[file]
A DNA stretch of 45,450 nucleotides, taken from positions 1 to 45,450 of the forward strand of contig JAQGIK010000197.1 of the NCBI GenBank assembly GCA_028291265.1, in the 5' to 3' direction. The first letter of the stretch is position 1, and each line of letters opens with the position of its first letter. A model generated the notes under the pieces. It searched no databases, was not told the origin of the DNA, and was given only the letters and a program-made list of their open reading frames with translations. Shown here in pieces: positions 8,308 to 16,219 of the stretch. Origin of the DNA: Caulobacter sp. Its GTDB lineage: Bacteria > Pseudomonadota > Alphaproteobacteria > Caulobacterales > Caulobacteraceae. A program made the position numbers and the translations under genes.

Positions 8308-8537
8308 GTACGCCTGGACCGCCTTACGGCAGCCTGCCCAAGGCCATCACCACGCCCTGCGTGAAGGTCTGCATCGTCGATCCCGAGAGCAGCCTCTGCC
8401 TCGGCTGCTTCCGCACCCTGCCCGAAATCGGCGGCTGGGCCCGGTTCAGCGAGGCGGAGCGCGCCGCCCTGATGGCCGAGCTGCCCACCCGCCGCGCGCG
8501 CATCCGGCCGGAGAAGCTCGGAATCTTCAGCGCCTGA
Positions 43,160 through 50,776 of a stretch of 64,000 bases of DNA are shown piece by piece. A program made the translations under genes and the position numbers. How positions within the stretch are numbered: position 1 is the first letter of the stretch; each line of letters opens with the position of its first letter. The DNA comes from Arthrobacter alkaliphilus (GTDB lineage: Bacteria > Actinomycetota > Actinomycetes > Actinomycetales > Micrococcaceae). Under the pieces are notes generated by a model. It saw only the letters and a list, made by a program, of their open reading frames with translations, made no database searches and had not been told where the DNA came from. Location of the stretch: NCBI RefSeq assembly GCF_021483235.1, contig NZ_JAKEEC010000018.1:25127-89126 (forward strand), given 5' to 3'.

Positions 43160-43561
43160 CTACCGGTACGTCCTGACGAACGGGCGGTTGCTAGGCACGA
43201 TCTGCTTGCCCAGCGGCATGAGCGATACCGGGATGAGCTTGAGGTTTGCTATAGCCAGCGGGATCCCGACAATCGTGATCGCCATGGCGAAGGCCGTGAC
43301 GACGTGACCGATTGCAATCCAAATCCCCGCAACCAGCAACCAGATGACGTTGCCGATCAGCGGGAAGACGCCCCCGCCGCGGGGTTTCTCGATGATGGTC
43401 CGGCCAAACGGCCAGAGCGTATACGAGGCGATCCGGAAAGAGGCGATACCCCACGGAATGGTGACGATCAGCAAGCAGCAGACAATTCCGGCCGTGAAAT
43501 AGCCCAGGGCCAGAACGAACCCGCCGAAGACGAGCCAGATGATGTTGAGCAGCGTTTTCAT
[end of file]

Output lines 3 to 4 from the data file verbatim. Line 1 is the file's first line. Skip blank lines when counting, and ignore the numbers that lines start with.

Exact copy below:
8308 GTACGCCTGGACCGCCTTACGGCAGCCTGCCCAAGGCCATCACCACGCCCTGCGTGAAGGTCTGCATCGTCGATCCCGAGAGCAGCCTCTGCC
8401 TCGGCTGCTTCCGCACCCTGCCCGAAATCGGCGGCTGGGCCCGGTTCAGCGAGGCGGAGCGCGCCGCCCTGATGGCCGAGCTGCCCACCCGCCGCGCGCG